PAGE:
A Covid-time collaboration created the X90 series 2023

In India, Vivo released its flagship X90 and X90 Pro smartphones. The first significant launch of 2023, the X90 series returns with Zeiss-powered optics and a 1-inch sensor.

Since 2020, Vivo and Zeiss have collaborated on smartphone cameras, raising anticipation for the X90 Pro. Four years of smartphone camera R&D is unusual. Carl Zeiss powered the first Nokia N-series phone cameras in 2005.

Zeiss said the firms have collaborated on R&D for the complete imaging and aesthetic experience. Business Insider India interviewed Oliver Schindelbeck, senior smartphone technology manager at Zeiss Consumer Products, and Keshav Chugh, product manager, Camera R&D, Vivo India, to understand it.

Schindelbeck has developed phone cameras with Nokia-Zeiss for over two decades.

The epidemic spawned the first Vivo x Zeiss camera.

Vivo and Zeiss have worked on the X60, X70, X80, and X90. Schindelbeck told Business Insider India that the Vivo-Zeiss partnership began during the pandemic’s height.

“We started this collaboration with X60, and naturally, as with a new collaboration, we needed to learn about each other and get started,” he stated. We developed a simple collaboration method. It’s nearly three years since Covid hit.

Online setup was required. Last autumn was our first encounter with Chinese Vivo people. Video calls, emails, and other technological communication organized everything.”

Schindelbeck said they updated the development process for the next generation of gadgets based on their learnings. The X90 series examines the imaging chain from capture to display.

Beyond marketing

Schindelbeck said Zeiss branding requires a standard. Vivo and Zeiss cooperate on devices and future technologies. First, devices are developed, including camera system optics and software certification. R&D for technology that is not tied to a product has a long-term goal of creating technologies for five to ten years or longer.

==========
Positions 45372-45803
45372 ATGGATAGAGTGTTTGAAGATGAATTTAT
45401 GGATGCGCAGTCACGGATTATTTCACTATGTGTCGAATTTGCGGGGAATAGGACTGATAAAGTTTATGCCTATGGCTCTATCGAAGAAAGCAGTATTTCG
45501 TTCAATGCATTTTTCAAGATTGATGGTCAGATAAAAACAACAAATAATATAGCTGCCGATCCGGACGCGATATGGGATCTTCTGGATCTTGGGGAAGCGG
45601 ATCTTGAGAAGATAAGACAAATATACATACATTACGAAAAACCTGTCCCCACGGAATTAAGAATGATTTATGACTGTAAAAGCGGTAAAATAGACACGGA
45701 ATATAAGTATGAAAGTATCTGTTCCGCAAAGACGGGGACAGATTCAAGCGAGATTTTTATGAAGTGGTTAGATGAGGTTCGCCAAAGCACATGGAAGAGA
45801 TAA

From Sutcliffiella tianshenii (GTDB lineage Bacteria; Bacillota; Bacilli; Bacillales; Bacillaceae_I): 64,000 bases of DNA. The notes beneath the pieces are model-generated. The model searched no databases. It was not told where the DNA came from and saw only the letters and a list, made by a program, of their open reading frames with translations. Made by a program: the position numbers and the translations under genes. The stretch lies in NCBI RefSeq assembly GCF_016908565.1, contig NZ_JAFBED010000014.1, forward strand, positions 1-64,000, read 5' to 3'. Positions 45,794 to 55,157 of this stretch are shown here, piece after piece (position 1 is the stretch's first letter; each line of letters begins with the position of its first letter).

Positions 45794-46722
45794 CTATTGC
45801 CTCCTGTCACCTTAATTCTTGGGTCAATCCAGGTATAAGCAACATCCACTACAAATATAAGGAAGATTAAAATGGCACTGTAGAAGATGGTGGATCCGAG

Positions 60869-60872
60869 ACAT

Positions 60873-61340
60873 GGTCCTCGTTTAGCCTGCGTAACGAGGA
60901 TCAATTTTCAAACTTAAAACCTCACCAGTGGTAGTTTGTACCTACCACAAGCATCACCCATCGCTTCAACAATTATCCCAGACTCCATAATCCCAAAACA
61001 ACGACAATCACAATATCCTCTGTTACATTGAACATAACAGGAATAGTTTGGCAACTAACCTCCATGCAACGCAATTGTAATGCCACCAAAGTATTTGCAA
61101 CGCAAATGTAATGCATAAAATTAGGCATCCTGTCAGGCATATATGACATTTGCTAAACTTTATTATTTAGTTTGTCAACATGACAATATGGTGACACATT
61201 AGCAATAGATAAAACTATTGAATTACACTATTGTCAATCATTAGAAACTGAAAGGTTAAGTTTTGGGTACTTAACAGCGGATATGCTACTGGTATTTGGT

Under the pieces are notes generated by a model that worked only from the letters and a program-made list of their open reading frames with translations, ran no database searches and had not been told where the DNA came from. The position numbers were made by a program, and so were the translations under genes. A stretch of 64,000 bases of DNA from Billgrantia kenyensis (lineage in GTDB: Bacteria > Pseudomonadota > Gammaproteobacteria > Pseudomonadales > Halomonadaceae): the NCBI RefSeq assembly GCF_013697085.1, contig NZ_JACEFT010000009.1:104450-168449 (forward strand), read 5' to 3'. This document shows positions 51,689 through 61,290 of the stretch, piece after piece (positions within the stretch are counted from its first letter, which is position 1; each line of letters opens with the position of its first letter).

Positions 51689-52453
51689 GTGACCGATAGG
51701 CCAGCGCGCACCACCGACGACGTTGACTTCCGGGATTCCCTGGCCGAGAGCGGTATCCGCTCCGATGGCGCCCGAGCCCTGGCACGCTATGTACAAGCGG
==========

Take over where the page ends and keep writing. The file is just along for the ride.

“Yeah, so what I can easily say is it’s not just branding, I would say it’s just a cream on the cake,” Schindelbeck added.

He continued, “In research, you think you have a beautiful idea that could be revolutionary technology. It doesn’t function with the smartphone despite years of labor. It’s tedious yet fascinating since it’s groundbreaking, but you need patience.”

Keshav Chugh, product manager, Camera R&D, Vivo India, added, “…Most of their collaboration (of other brands) is just software. Hardware and software cooperation with Zeiss. They are providing lenses and the T-star coating, which changes how the sensor sees light. Zeiss is a 100-year-old firm, therefore using their brand name is difficult.

What makes the camera system?

Schindelbeck said the firms had a clear development process, starting with specs and requirements and considering next-generation equipment.

He said the two teams decide on image quality factors like what to give to the consumer. They specify the optical system to attain such goals. It covers module size, sensor choice, and lens fit. After the optical system is developed, the Zeiss team utilizes simulation tools to test thread-and-core performance andconstruct system flares.

The Zeiss team evaluates the coatings’ performance based on the simulation. Camera module hardware prototypes are produced afterward. Zeiss’ German and Chinese labs do final testing.

Schindelbeck says the largest obstacle is that the development period is so short, so they need a rigorous process for measurements, prototype export, and testing in Germany to avoid issues in China. “Keeping this process lean and fast.”

Software facilitates phone photography for beginners.

Chugh told us that the new portrait option, Zeiss Cineflair, is a clever filter that mimics Hollywood Zeiss Cine lenses and generates camera flares. The backdrop and light source determine the filter’s layer type and size.

The device’s larger sensor, V2 Chip, and better night and HDR algorithms improve night movies,photographs, and portraits. The program allows handheld Astro mode content production without a tripod.

Schindelbeck stressed user-friendliness. Traditional cameras have many functionality but need tripods. The software’s features attempt to simplify and improve photography.

Leave a Reply